Sansar Creator Interview: Agustine

Agustine's Horse Carousel in Ryan's Garden 2 Sansar 26 July 2017

Tucked away in a corner of the Ryan’s Garden experience in Sansar is my favourite Sansar creation to date: a rotating musical horse carousel.  You have to wander a little bit into the forest to find it (hint: listen for the sound of the calliope).  The creator, a Sansar user by the name of Agustine, has been a literal one-man object-making army since he was invited into the Sansar closed beta in December 2016 (the same time I started). He has no less than 250 items he created in the Sansar Store already, anything and everything from a medieval style guillotine to a shiny red disco dance floor!   (Here’s a listing sorted by price, with the many freebies he offers listed first.  Grab a kickable football or beach ball!)

One of the many regular features I plan for the Sansar Newsblog is a creator interview series, where I ask questions of the many creators who have already been attracted to Linden Lab’s new virtual world.  And the first interview in this series is with my friend Agustine.  (A second interview with Maxwell Graf will be published tomorrow sometime.)

Can you tell me a little bit about yourself and your background, and how did you get started making and selling objects for virtual worlds?

Howdy Ryan, I’m currently 47 years of age and can tell you that my first dabbling of art started at age 7, doing simple 2-dimensional real life still art. It was not until college years when I really found a big interest in computers and 3D graphics, but I was majoring humanities so I switched to a major in Microcomputer Graphics Applications. At that same time, I got into game modding with UnrealEngine and I created a basic western-themed game named “LawDogs Mod”. I am impressed today that people still download that old game, and I feel perhaps maybe should make a sequel.

It was not until about 2005 when a German artist friend of mine told me about Second Life. He kept insisting that I try it, but I thought it was kinda absurd living a fantasy life online. After several tries, my friend finally won and he got me hooked into virtual worlds. Now that Sansar is here, I continue that same path of 3D content creation for the community and I can’t believe how far I’ve come along doing this.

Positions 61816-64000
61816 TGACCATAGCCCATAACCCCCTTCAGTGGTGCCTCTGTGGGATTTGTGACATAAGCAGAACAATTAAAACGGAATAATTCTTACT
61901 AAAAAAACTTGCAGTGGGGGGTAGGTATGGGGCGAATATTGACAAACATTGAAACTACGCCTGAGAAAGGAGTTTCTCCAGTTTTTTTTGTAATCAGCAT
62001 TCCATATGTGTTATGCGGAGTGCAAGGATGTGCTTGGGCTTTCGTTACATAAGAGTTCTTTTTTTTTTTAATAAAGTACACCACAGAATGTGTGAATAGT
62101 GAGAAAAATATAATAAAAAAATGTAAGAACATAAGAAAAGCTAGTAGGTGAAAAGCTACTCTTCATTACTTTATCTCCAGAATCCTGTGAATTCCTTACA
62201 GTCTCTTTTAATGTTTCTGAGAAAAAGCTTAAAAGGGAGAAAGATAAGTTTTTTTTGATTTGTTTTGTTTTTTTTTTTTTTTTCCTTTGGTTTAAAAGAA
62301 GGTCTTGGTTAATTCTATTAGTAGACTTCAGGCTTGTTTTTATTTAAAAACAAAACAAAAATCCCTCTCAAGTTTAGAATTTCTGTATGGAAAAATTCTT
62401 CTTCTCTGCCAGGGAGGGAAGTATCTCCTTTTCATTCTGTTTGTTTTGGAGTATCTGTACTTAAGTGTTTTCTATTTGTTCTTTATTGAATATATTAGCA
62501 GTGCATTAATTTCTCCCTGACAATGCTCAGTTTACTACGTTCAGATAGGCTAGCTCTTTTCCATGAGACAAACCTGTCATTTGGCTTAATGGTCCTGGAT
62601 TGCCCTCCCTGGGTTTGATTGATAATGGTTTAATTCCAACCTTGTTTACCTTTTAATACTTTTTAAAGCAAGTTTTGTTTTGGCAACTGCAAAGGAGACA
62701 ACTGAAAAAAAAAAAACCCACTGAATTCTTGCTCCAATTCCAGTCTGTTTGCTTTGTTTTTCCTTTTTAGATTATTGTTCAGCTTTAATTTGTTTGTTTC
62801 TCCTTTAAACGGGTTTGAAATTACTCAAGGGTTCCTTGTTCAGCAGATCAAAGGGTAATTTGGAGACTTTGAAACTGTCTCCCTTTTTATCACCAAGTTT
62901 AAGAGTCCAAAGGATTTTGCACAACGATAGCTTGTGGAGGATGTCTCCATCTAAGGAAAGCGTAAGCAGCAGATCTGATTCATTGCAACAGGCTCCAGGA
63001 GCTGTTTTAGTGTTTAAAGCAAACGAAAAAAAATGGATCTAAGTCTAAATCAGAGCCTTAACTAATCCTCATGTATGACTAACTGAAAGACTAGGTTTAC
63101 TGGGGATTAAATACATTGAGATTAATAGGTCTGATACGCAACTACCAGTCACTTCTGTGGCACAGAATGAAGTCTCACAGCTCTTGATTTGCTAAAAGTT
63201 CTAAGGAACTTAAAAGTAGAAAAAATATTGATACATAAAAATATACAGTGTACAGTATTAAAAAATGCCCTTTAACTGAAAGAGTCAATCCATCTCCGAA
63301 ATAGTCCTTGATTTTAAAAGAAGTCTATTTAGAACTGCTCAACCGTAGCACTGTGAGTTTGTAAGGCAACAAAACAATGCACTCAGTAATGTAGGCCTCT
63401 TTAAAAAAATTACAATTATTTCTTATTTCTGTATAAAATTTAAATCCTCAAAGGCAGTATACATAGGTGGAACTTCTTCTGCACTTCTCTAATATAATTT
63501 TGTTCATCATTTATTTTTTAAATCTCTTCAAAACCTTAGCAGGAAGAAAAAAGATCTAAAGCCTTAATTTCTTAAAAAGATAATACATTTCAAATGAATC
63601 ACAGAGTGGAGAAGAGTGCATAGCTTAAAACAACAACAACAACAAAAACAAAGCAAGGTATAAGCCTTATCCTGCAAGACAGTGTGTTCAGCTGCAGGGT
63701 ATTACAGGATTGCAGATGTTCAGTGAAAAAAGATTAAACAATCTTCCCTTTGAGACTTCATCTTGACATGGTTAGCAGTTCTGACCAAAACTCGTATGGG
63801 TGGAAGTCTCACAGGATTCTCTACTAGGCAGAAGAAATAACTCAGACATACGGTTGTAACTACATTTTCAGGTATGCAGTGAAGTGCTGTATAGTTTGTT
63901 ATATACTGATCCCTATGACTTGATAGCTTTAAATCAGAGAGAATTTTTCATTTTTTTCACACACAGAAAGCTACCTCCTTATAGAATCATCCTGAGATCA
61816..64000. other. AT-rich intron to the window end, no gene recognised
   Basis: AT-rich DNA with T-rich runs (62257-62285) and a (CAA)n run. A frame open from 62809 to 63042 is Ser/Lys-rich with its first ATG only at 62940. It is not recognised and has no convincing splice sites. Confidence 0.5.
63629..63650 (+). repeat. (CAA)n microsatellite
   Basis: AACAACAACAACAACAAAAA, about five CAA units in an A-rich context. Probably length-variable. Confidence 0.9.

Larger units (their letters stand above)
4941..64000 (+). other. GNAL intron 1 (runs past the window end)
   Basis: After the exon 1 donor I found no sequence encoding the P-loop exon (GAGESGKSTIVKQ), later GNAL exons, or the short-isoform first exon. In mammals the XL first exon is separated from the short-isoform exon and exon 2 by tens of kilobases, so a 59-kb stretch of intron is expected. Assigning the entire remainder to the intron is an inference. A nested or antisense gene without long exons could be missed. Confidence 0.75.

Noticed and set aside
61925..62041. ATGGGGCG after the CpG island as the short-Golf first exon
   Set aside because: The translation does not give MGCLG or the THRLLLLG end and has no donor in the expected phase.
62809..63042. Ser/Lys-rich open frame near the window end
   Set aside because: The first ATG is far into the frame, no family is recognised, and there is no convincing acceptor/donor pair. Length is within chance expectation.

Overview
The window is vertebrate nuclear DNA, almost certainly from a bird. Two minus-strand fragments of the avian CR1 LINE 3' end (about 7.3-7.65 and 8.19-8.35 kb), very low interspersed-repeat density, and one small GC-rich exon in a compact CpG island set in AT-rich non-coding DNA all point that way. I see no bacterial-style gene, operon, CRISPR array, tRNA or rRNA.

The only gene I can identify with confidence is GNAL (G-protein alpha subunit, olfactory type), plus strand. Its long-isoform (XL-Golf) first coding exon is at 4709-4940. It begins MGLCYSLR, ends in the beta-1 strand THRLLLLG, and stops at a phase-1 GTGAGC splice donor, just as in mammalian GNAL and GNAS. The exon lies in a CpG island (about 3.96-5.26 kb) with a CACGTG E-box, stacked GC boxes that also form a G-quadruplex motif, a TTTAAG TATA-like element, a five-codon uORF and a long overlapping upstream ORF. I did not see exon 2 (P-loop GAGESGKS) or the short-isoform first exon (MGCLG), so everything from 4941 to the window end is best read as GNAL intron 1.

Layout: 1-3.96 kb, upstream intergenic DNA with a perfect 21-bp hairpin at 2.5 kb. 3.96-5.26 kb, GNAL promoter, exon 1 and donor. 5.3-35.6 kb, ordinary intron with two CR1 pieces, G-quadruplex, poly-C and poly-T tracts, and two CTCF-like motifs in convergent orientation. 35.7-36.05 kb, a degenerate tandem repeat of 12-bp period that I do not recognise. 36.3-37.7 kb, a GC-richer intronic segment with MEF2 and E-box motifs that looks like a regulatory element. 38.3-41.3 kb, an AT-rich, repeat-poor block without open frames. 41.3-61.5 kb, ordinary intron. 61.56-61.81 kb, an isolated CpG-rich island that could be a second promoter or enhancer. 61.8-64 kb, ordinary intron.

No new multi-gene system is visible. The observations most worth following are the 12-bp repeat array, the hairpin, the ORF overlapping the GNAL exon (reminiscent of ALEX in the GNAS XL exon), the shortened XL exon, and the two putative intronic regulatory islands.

I understand that you are building a Western themed experience in Sansar. Can you tell me more about that project, and what challenges have you faced making it?


Though I have a few experiences in the plans, my main one is a western themed experience that I am slowly developing on my own. At this early beta stage of Sansar it’s been very difficult to fully take advantage of common features to give the experience the life it needs, things such as smoothly animated props, animated water, and interactive props are few of those challenges, but considering the progress the team at Sansar has made, the future is looking bright for this project. (Ryan’s note: Agustine’s Western experience is not yet published in the Sansar Atlas, and therefore not yet accessible to the public.  The pictures you see here were given to me by Agustine.)


Where do you draw your inspiration for making virtual objects? For example, what was your inspiration and what was the process you followed in creating your wonderful horse carousel?

Old western history and art and spaghetti western movie classics have been the primary motivation and inspiration which drive to most of the 3D artwork I do, but I also have a great interest in gothic and Victorian art for its elegant beauty.

My horse carousel project all started about February when a few people were requesting one. At first, I really didn’t find the motivation to make one until I got a few more requests. By then, I took the liberty to research classic old time horse carousels and started sketching, jotting, and brainstorming how I wanted mine. However, there was one challenge that I could not solve and that was the horse itself. Organic modelling such as humans and animals is not my speciality, so it took some time till I finally found a candidate to fill that void. It still needs a very smooth keyframe animation, but I know that feature soon will be added to Sansar. Also, sometime down the road avatars in Sansar will be able to ride on that carousel, which will make the experience extremely dynamic.

(Ryan’s note: I cannot wait for better keyframe animations to come!  My carousel definitely has a little hiccup in its current rotation script LOL!)

What advice would you give to beginning content creators in Sansar?